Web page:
Last week Mel Karmazin watched shares in Sirius XM Satellite Radio plummet 40% to sub $1-land. Why? The CEO gave a bearish view on 2009 subscriber growth. And he didn’t exactly reassure anyone when he joked about lending the company his own company money when $300 million in convertible debt comes due in February.
In retrospect, he tells the WSJ, that probably wasn’t the best thing to say:
“I wish I didn’t say it,” he said. “I tend to be candid. I said something off-handed. I wish it was as simple as that.” Ultimately, he says there has been “a tremendous overselling of the stock” and that his company “is heading toward making a bunch of money in the future.”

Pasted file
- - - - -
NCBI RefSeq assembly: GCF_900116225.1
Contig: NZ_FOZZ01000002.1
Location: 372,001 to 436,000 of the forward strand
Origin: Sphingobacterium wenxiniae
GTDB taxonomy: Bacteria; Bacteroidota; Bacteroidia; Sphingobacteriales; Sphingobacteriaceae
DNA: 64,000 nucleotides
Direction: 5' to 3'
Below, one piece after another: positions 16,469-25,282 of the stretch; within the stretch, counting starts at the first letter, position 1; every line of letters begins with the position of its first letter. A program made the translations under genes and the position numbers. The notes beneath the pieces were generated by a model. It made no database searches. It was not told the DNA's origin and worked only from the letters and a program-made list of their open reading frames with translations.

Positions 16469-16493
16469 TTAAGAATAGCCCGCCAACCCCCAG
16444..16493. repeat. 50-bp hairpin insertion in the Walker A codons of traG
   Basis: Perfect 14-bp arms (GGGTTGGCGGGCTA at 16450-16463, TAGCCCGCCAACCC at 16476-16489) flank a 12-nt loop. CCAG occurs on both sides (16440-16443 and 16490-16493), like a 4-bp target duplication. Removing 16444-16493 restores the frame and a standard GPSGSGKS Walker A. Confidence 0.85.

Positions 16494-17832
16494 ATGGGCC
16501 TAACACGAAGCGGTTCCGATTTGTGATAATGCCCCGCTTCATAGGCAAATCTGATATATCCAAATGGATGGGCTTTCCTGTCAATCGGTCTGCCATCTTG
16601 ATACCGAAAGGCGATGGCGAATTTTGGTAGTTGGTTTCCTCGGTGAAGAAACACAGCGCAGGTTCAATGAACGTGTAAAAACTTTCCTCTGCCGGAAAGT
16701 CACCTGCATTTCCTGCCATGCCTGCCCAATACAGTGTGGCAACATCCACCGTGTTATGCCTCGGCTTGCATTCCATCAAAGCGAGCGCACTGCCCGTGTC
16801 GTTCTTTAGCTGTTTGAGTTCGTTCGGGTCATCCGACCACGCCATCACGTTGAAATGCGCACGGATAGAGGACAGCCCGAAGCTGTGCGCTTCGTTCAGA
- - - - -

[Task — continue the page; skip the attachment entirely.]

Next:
He’d also love to take Sirius XM private. Also, he’d like a pony.
“How do you find [the money] today?” If the company were generating positive cash flow, which he expects it to do for the full year in 2009, privatization would become much more feasible, he says.
And by the way: How many times do you think Howard Stern has rethought his move from CBS?
Talk-show host Howard Stern’s five-year, $500 million pay package, announced in 2004, included 34.4 million shares payable to him and his agent, Don Buchwald. Then, the shares were worth about $110 million; by the time he joined the company in 2006, they were worth more than $220 million because of the stock’s sharp rise. Today, those shares would be worth $32.6 million.
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